Her work provides an equal opportunity for all visitors to try their luck for HK$20 to win the 'jackpot', a work of art donated by Beijing artist Yue Minjun. Proceeds will be used to establish a special fund to support a Hong Kong artist to travel to the US and receive a unique and custom-tailored educational and cultural exchange fellowship.

Tel: 2895 0407 or www.acc.org.hk

Intelligence Squared Asia

Art must be beautiful - that is the motion for Intelligent Squared Asia's upcoming debate at the Convention and Exhibition Centre on Friday at 7pm. Joining the panel will be New York photographer David LaChapelle and Simon de Pury, co-founder of auction house Phillips de Pury, speaking for the motion, and Singaporean artist Ming Wong and former chief executive of London's Design Museum and columnist Stephen Bayley speaking against it. Lars Nittve, executive director of M+, the visual culture complex that will be built at the West Kowloon Cultural District, will chair the debate.

www.intelligencesquared.asia

Goethe-Institut Hongkong

The Goethe-Institut Hongkong teams up with Deutsche Bank, the lead sponsor of ART HK, for the second year to showcase artworks from the bank's vast corporate collection. Titled Urban Utopia - If and Only If, the exhibition will feature works by local artists Ho Sin-tung and Tang Kwok-hin, and run at their Hong Kong Arts Centre space during the art fair period. The bank will stage another show at the fair itself with a dozen works from its North Asia art collection as well as a reproduction of a massive high-definition multimedia wall (measuring 12.25 metres by 1.5 metres) by computer graphic artist Matt Pike.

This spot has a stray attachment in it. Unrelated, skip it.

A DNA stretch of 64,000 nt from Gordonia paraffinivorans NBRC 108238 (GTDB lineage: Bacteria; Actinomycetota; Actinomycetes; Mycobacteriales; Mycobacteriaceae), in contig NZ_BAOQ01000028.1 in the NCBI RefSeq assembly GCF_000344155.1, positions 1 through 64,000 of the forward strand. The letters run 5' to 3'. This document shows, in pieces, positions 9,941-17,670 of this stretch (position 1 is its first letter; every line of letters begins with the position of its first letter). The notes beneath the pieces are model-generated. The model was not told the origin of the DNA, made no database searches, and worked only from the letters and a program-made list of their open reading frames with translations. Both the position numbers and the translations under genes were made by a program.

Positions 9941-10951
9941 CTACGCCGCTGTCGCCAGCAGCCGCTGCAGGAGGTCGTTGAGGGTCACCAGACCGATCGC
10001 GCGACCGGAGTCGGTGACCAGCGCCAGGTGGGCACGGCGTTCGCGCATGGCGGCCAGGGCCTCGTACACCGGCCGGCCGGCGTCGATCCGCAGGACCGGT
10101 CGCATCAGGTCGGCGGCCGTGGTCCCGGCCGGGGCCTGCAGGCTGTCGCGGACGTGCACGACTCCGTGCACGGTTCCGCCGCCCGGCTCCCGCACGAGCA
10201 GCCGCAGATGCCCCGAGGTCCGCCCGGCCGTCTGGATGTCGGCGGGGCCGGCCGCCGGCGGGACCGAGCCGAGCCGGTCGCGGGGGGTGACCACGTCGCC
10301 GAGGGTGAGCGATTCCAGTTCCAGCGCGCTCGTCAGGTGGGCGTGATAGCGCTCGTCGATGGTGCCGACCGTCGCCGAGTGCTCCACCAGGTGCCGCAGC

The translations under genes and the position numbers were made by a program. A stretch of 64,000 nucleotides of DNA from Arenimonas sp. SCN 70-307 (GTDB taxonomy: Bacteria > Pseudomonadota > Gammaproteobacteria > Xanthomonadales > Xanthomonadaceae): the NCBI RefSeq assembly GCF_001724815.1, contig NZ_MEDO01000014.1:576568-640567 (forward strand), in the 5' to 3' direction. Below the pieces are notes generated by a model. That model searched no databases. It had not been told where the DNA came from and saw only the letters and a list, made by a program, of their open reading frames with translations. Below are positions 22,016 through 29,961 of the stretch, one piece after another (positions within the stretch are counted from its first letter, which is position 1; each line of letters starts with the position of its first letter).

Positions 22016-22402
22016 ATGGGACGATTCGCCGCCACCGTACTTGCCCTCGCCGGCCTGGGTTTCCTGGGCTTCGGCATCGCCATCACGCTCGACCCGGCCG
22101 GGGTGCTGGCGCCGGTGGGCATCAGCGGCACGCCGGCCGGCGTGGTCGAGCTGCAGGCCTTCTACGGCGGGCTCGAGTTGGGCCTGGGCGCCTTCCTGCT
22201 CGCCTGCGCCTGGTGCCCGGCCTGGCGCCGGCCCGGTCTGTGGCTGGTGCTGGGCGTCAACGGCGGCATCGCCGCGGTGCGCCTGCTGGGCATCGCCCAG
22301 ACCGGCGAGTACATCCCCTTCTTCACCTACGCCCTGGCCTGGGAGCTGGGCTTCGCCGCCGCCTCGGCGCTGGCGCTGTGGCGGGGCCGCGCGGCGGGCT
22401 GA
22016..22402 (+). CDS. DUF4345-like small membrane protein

www.goethe.de/hongkong or www.db-artmag.com

Para/Site Art Space

Independent art space Para/Site and Vitamin Creative Space (Guangzhou/Beijing) will jointly host a 'wedding', which calls out to artists around the globe to donate a piece of artwork for their performance. According to Para/Site, The Wedding concept emerged when Hu Fang and Zhang Wei, both directors of Vitamin Creative Space, realised a wedding ceremony - as a special moment in life - could be an interesting scene in which to ask artists to think about their work. So, for Thursday's event at the Sheung Wan art space, they have invited their artist friends from all over the world to each give an artwork as a wedding gift.

Tel: 2517 4620 or www.para-site.org.hk

Osage Contemporary Art Gallery

One of the three projects presented by Osage during ART HK 11 will be Staged Fiction, a joint exhibition curated by the space's co-director, Pauline Yao, featuring three diasporic artists, Patty Chang, Adrian Wong and Ho Tzu Nyen. The artists' video projects will tease out the many contradictions of living in the contemporary era and express our inability to discern what is real from the imaginary.

The other two projects - titled About Points of Ellipsis and Lssiisl Tennt - as well as their ART HK show will bring together local names such as Tozer Pak Sheung-chuen, Wilson Shieh and Kingsley Ng Siu-king, plus Poklong Anading and Alvin Zafra from the Philippines.